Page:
Walking the trail we encountered common birds, American Robin, Blue Jay, American Goldfinch, Northern Cardinal, Red-bellied and Downy Woodpeckers and more. Rounding a bend on the trail with a different view of the lake, a Double-crested Cormorant came in for a landing and later a flock of six cormorants flew over. A Blue-headed Vireo sang and was seen by most, but lighting was terrible due to overcast skies, so the beauty of this early vireo was lost.
Bird Walk Report
Event: Field Trip to Lake Isaac and Spring Bird Walk
Date: Sunday, April 29, 2019 Time: 7:30 a.m.
Location: Lake Isaac, Middleburg Heights, OH 44130
Leaders: Nancy Howell, Rich Kassouf
Target species: All species we can find in a variety of habitatsResults: 8 Birders and 51 Species
Description: The April Field Trip for Western Cuyahoga Audubon took place on Sunday, April 28, 2019 and was a joint walk with the Spring Bird Walk series. The location of the field trip was Lake Isaac, a remnant glacial pond in the Big Creek Reservation of the Cleveland Metroparks, and was led by WCAS members Nancy Howell and Rich Kassouf.
Besides the two leaders, 8 hardy birders braved another drizzly, cool Sunday morning. Forget the drizzle and muddy trails, everyone was game and in the 3 ½ hours spent afield, 51 species were located. The list of species and number of each species follows this narrative. Most species were viewed by everyone, but some were located by songs or calls. It pays to have many eyes searching the trees, shrubs and ground. Habitat around Lake Isaac is changing as the park is removing non-native plant species and replacing them with native trees and shrubs.
Prior to heading out on the trail, observers spent time at the parking area tallying species on and around the lake. Canada Goose and Mallard were the only waterfowl sighted there. A Spotted Sandpiper did a fly by, a Great Egret sailed in and stayed for a little while, and a Belted Kingfisher dashed over the lake, giving its rattling call. Three species of swallows were noted - Tree, Northern Rough-winged and Barn. A sharp-eyed participant noted a single Cedar Waxwing on some vegetation at the lake’s edge and we all got great looks at it. When it took off, 3 of its flock mates also joined it. Other species around the lake’s edge were Eastern Phoebe, Red-winged Blackbird, Song Sparrow, Ruby-crowned Kinglet, a Gray Catbird, House Sparrow and three different warblers - Yellow, Yellow-rumped and Palm.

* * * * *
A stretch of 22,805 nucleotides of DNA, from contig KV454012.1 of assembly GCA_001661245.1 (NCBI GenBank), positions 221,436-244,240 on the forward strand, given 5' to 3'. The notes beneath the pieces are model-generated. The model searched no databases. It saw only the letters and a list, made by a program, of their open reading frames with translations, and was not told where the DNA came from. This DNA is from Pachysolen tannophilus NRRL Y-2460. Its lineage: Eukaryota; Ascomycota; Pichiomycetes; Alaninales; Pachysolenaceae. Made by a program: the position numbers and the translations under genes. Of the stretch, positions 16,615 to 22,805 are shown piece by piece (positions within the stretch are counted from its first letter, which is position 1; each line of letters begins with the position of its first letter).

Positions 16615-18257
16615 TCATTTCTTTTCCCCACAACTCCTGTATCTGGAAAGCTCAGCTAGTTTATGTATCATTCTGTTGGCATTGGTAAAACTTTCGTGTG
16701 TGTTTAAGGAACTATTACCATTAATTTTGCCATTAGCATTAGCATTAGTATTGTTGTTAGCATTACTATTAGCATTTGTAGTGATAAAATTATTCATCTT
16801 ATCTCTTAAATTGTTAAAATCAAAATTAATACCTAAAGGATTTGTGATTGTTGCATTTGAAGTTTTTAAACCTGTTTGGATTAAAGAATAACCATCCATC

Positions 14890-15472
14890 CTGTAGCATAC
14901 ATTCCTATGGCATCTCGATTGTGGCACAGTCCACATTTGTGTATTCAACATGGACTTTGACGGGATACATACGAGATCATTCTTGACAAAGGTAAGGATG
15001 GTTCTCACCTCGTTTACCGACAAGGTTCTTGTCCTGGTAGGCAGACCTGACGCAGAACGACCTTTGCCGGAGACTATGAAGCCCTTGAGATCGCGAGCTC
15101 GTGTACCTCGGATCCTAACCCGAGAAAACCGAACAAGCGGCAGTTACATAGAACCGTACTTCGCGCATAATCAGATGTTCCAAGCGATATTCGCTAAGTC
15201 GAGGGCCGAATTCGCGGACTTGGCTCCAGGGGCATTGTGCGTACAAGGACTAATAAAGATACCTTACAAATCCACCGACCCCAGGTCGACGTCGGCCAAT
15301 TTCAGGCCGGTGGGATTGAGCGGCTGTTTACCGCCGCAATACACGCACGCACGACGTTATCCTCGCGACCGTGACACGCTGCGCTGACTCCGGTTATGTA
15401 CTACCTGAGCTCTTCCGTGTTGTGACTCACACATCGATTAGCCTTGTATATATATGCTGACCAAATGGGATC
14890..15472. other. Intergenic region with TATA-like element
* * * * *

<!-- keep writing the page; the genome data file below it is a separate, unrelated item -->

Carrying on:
Walking the trail we encountered common birds, American Robin, Blue Jay, American Goldfinch, Northern Cardinal, Red-bellied and Downy Woodpeckers and more. Rounding a bend on the trail with a different view of the lake, a Double-crested Cormorant came in for a landing and later a flock of six cormorants flew over. A Blue-headed Vireo sang and was seen by most, but lighting was terrible due to overcast skies, so the beauty of this early vireo was lost. White-throated Sparrows were heard singing in the area. Then one birder sighted something low to the ground. From where she was standing she was the only one who could see it, the rest of the group, including the leaders, could not … she thought we were all blind as she described the bird and its movements. Finally the group moved in her direction and pop - a cooperative Hermit Thrush was seen by all. The group stopped at the Cooper’s Hawk nest, but the hawk was not seen.
Under the power line cut through, which provides different habitat, a varied array of bird species were tallied including Brown Thrasher, Eastern Towhee, Northern Flicker, House Wren and Carolina Wren. Brown-headed Cowbirds seem to like the power lines too and hang out there.
Cutting into a wooded trail that overlooks Baldwin Creek, the creek’s floodplain, and more high tension power lines, Rock Pigeons and European Starlings frequent the power lines, but it also provides views of the sky which produced a soaring Red-tailed Hawk and Turkey Vultures. The floodplain, filled with water from the night’s rain, held Wood Duck and Mallard. A pair of Eastern Bluebirds were sighted at the wood’s edge. In the distance a Rose-breasted Grosbeak was heard singing, but stopped before we could get close enough to find it. Exiting the woods under the power lines the group located a Field Sparrow. We soon reached the all-purpose trail along Big Creek Parkway where yards and homes provided habitat for Chipping Sparrow, Black-capped Chickadee, Tufted Titmouse, Mourning Dove and several other common neighborhood birds. - Nancy Howell, Bird Walk Leader
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